Restoration begins on Valaam’s last remaining ruined church (+ VIDEO)

Valaam, July 20, 2018


A momentous occasion has been reached in the continuing revival of monastic life in the Russian Orthodox Church, and at Valaam Monastery in particular.

The restoration of the Church of St. Alexander Nevsky at the St. Herman’s Skete of Valaam Monastery, the last remaining ruined church from Old Valaam, began on Monday, reports the monastery’s website.

The church was just returned to the Transfiguration of the Savior Valaam Monastery a few days ago, in very poor condition.


Addressing the gathered faithful at a moleben before the beginning of any good work, monastery abbot Bishop Pankraty of Troitsk noted that the Church of St. Alexander Nevsky was built at the beginning of the 20th century and consecrated in 1904, after which regular services were held for brothers carrying out their obediences on the monastery’s most remote island.

“The church was given to Valaam Monastery a week ago. I was there on the third day. That which appeared before my eyes is worthy of tears, because the church is nearly half-ruined: The altar is collapsed and large trees are growing on the roof. Thank God that those who come here to pray have cleaned around the church—it’s clean there, not polluted, although inscriptions on the walls indicate that people were there at the end of the 1940s,” the bishop stated.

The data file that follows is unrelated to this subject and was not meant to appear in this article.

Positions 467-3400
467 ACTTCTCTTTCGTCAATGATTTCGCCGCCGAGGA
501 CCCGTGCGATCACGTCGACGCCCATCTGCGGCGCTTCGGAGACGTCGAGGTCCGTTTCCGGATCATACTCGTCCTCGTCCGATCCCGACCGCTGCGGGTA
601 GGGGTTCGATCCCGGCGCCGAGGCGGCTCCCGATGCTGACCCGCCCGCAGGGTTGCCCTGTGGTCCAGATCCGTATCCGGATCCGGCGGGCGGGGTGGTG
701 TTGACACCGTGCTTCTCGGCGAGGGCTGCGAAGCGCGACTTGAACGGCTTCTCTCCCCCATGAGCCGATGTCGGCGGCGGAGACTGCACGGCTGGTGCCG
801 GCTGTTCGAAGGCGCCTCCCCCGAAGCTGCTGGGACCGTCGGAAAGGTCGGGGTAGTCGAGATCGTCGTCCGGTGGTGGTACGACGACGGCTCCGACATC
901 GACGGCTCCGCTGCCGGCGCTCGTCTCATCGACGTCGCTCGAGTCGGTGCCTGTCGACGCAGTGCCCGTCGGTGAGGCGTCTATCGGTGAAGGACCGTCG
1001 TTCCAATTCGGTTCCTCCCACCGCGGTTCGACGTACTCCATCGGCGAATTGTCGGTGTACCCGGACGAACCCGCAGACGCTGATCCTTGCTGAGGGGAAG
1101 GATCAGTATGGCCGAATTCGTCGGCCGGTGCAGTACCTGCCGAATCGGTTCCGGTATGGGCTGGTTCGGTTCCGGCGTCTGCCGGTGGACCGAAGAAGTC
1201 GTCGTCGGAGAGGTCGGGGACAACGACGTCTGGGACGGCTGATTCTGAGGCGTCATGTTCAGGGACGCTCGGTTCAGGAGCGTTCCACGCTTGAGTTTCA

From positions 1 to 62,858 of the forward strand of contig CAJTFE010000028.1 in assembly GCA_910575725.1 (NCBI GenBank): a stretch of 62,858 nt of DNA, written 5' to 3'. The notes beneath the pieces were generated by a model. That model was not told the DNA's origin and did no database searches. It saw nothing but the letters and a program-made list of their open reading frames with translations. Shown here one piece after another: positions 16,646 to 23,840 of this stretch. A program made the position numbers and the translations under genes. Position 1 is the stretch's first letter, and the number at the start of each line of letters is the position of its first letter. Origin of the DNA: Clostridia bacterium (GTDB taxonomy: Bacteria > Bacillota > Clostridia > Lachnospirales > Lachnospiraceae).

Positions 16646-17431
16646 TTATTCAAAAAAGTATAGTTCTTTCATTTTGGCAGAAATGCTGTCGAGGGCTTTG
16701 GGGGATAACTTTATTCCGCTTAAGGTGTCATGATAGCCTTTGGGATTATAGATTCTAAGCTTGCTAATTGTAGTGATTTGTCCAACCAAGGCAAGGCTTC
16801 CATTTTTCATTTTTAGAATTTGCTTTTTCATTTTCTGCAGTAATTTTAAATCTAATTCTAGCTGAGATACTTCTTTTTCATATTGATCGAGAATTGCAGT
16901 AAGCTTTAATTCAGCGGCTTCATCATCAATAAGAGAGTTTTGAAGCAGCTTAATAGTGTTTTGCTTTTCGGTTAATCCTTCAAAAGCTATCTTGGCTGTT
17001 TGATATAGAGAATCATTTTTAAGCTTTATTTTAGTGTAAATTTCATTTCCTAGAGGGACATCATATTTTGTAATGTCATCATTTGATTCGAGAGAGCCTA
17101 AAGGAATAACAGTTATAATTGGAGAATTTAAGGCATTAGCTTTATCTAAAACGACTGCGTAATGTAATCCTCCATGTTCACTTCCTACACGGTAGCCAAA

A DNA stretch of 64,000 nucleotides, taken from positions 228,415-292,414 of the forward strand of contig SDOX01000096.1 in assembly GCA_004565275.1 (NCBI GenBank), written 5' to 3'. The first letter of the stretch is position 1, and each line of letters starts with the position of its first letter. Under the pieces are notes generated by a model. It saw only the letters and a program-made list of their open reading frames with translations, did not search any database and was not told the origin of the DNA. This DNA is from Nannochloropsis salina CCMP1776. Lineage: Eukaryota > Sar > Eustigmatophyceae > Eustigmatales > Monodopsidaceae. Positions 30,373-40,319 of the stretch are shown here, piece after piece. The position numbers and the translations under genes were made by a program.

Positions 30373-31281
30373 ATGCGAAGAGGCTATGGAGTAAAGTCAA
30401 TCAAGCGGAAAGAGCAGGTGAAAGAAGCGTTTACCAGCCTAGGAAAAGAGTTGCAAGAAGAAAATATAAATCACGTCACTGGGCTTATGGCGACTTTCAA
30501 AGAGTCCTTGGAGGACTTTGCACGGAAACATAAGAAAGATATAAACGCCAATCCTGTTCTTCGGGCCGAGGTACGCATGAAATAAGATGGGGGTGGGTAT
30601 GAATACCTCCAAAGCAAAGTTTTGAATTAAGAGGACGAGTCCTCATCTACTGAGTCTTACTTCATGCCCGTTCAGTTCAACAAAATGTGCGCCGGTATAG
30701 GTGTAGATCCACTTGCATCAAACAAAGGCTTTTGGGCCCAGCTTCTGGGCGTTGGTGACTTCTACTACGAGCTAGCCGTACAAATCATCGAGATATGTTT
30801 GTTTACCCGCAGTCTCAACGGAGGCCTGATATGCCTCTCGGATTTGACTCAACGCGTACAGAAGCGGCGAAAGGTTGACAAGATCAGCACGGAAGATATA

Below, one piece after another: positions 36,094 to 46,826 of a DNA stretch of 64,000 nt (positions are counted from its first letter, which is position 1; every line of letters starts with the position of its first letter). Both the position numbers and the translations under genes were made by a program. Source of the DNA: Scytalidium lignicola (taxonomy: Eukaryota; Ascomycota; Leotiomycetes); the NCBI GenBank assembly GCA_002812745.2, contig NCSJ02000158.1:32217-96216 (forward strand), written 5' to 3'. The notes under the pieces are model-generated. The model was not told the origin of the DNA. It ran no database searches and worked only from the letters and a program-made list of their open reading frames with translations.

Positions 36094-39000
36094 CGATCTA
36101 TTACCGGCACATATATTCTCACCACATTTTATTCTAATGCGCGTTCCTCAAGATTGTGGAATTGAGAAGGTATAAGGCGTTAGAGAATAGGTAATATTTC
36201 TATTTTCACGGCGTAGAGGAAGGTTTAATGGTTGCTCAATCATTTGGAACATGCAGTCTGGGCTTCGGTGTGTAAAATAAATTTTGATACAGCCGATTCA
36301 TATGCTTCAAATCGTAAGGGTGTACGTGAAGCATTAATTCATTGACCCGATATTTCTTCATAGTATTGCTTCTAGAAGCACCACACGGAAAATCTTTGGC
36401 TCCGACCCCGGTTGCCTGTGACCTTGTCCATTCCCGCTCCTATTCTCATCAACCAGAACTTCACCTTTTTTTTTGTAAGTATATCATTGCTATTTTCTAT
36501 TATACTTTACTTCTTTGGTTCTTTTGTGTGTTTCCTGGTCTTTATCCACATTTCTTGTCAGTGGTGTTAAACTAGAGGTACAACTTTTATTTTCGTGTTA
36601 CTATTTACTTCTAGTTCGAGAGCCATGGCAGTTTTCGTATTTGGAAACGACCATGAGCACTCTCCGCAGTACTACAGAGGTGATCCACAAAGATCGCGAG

There are icons and a cross on the iconostasis inside the church.


“The 800th anniversary of the birth of the right-believing Grand Prince Alexander Nevsky will be celebrated in 2021, and, of course, our brotherhood must restore this sacred Valaam site. This is our last church still in such a poor condition today,” Bp. Pankraty reflected, and invited all men to join in the restoration work of the church.



There were 13 sketes at Old Valaam, and today monastic life has been revived in 11 of them, and construction work is underway on other skete buildings.

The island that the St. Herman of Valaam Skete sits upon is the northernmost and most remote of the Valaam islands. There were numerous buildings on the island at the beginning of the 20th century, including a two-story building with cells for the brethren, warehouses, and cattle barns.

The monks were engaged in agriculture, fishing, and fruit gardening. There was a good shore on the pier for receiving boats from the monastery. The island was also known for its granite quarries.

After the Valaam monks were forced to leave the Ladoga Islands in 1940, the monastic life at St. Herman’s Skete stopped.


A chapel in honor of All Saints of Valaam was consecrated by His Holiness Patriarch Kirill in July 2016, and the foundation for a chapel in honor of St. Herman of Alaska (a Valaam monk) was laid in May of this year.

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